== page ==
How to Slow Cook T-Bone Steak
The ribeye is a hearty cut, making it a natural fit for the grill. But what if there’s a foot of snow outside and you just can’t stand on the stove frying steaks in a pan once again? Turn to the slow cooker or clay pot to create a juicy, tender steak that has the rich flavor of the best pot roasts. This is a great way to add marinades or strong seasonings to the T-bone and get the best results because slow cooking helps concentrate the flavors and push them deeper into the meat. Learn the ins and outs of slow-cooked ribeye with a long roast on unconventional cooking equipment.
What is Slow Cooking?
The term slow cook encompasses all sorts of methods that focus on lower temperatures and longer cooking periods. Steaks are often cooked slowly in the oven, but this method can be tricky for the T-bone due to its composition. The T-bone has two distinct cuts of meat on either side of the T-shaped bone in the center that gives the cut its name. The tender filet mignon is on the smaller side, while the larger side is a strip sirloin section. This means that grills and ovens can leave one side overcooked when the other side reaches perfect cooking. Using a dedicated electric slow cooker or clay pot solves this problem, evenly cooking the entire steak at the same time while maintaining a tender, juicy texture.
T-Bone Preparation for the Slow Cooker
Technically, you can pour a raw steak into the slow cooker, sprinkle some salt and pepper and add your favorite flavoring liquid, and return two to four hours later to a well-cooked steak. However, there are some prep tricks to make the best T-bone possible in the slow cooker.
Tips and tricks
- Let the steak reach room temperature by sitting it for 10 to 20 minutes before adding it to the slow cooker. This is even more important if you plan to seal the steak first.
- Dry the steak before sprinkling salt and pepper on the surface so that it adheres. Even if you’re adding liquids to flavor the meat while it’s cooking, you’ll want some seasoning on the surface before it gets into the slow cooker.
- Choose a well-marbled T-bone with lots of grease around the edges as well. Fat has the greatest chance of melting into meat with this type of slow cooking method, and it will prevent the meat from becoming hard or dry from prolonged exposure to heat.
- Seal the steak in a cast iron skillet or roasting pan before adding it to the clay pot. Heat the pan with a little oil over high heat or clarified butter, then let the steak cook for three to four minutes on each side. Since T-bone fillets are a thicker cut, try to seal the sides as well for at least a minute each.
Things you’ll need
Your slow cooker should have a high heat setting if you want a medium or medium steak. Low temperature settings take longer to cook the steaks and won’t make it easy to catch the steak in a less well-made state. A skillet or grill pan makes it easy to seal the steak before it enters the slow cooker, increasing the flavor and texture of the finished dish. A meat thermometer is the best way to know when your steak is ready. Knowing the correct temperature for cooking levels for the T-bone meat cut will help you determine when to take the steak out of the slow cooker.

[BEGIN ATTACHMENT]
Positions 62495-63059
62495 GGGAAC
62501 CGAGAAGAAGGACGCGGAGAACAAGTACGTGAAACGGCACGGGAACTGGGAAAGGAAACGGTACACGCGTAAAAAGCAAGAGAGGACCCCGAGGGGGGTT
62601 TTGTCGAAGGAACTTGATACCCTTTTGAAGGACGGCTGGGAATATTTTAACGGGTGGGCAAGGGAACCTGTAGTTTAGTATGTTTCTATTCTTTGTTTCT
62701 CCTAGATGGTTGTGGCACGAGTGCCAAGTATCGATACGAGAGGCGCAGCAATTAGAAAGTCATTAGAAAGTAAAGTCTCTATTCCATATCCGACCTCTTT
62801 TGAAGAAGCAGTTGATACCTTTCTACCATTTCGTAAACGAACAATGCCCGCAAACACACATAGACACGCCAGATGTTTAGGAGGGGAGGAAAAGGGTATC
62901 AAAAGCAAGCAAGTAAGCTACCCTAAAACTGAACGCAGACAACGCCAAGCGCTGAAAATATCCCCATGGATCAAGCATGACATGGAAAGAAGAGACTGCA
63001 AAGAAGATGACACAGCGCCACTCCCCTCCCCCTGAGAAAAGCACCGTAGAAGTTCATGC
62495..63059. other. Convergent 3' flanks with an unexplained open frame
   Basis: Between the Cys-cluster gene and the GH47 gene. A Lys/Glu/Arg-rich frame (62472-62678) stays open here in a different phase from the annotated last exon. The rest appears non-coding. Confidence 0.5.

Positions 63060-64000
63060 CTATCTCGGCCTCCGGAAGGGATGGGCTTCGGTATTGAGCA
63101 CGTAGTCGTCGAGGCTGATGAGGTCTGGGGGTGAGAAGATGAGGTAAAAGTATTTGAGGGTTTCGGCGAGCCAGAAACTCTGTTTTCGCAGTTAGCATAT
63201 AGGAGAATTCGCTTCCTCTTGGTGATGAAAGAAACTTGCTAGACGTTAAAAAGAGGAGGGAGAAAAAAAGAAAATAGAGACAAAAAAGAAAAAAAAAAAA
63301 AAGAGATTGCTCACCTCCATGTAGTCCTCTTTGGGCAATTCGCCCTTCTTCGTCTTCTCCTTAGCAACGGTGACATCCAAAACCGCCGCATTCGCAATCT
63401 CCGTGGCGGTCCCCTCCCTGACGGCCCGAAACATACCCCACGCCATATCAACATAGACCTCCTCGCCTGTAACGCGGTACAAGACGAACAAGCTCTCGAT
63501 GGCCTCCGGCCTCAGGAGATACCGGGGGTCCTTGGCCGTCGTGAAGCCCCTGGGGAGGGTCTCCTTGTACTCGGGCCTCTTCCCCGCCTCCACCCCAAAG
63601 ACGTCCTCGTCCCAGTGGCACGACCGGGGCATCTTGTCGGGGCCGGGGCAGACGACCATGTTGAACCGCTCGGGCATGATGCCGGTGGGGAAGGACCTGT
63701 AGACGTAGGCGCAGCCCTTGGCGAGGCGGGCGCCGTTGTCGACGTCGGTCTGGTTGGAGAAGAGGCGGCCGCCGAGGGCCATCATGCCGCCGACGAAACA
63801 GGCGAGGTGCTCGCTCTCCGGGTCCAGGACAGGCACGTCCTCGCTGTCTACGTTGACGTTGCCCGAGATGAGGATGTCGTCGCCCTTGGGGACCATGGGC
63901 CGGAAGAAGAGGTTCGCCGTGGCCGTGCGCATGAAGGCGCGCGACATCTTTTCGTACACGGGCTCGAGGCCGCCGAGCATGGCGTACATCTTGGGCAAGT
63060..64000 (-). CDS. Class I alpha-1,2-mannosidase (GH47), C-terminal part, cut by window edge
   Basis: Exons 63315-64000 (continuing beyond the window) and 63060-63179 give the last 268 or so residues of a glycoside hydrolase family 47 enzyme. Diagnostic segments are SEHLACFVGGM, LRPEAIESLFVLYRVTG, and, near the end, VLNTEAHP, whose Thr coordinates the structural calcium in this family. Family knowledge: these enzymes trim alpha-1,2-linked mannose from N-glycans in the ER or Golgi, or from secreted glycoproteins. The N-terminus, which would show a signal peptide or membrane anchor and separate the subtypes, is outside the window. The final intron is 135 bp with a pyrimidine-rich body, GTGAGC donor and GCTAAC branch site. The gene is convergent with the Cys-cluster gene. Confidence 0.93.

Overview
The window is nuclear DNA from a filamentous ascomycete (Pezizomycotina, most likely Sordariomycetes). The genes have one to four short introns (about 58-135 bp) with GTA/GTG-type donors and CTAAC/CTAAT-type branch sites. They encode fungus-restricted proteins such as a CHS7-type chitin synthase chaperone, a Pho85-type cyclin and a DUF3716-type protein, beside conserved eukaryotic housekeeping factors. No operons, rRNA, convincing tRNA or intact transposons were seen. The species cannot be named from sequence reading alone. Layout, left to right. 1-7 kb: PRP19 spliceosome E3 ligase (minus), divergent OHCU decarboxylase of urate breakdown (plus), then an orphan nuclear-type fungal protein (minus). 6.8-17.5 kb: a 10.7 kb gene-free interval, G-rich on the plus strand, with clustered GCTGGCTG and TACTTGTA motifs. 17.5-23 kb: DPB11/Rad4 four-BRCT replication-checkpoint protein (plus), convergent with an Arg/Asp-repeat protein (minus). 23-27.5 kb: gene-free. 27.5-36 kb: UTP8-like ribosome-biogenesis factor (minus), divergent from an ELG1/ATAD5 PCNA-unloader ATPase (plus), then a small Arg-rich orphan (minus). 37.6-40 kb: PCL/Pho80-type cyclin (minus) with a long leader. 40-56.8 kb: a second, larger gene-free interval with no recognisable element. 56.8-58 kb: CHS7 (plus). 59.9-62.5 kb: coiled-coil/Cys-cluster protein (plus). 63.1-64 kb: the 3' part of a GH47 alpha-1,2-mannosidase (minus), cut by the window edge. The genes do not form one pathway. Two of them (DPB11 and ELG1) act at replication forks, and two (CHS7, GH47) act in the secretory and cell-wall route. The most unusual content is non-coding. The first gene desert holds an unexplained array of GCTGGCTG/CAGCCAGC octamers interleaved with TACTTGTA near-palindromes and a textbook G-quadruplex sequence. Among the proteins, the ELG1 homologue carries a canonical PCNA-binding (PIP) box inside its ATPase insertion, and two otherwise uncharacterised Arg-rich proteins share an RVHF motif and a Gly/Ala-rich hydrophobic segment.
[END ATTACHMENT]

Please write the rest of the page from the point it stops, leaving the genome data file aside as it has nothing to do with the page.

Simmered T-bone Steak Recipe
Make your own slow-cooked steak fillet for a hearty, hands-off dinner that you can enjoy any night of the week.
- steak of prime or choice steak well marbled
- Salt and black pepper (or any other dry seasoning)
- 1/2 cup liquid, preferably tasty ingredients such as wine or soy sauce mixed with water or meat
1. Let the steak sit and reach room temperature, which takes between 10 and 20 minutes, depending on the thickness of the steak. Dry the surface with a paper towel and sprinkle salt and pepper, patting the seasonings to adhere well.
2. Heat a cast iron skillet
or roasting pan on the stove. Add a tablespoon of oil over high heat or clarified butter. Seal the surfaces of the ribeye in the pan, leaving it for three minutes or so on each side.
3. Put the slow cooker over high or medium heat. Place the steak in the cooking compartment, then pour the cooking liquid next to the steak. Cover the kitchen and run it for at least two to four hours.
4. Start checking the internal temperature of the steak after two hours. Use a T-bone steak cutting cookboard to find when it’s made based on your preferences. It is easier to get a medium to medium cooking well than any other level with this cooking method.
adding whole mushrooms and pearl onions to add flavor and create an automatic topping for your steak at the same time. After slow cooking, leftover juices are easily used as a sauce base. Thicken the juices with cornstarch or flour and butter to create a brown sauce that perfectly matches the ribeye and your favorite mashed potatoes.
Bottom Line The
slow cooker is a great way to cook a juicy T-bone, especially when you’re busy and can’t stand on the grill or keep an eye on a hot oven. This slow cooking method is easy to set up in the afternoon so you can head home for a dinner that’s ready to serve with little more work. Find a marble ribeye steak here at Chicago Steak that will respond wonderfully to this type of slow cooking method.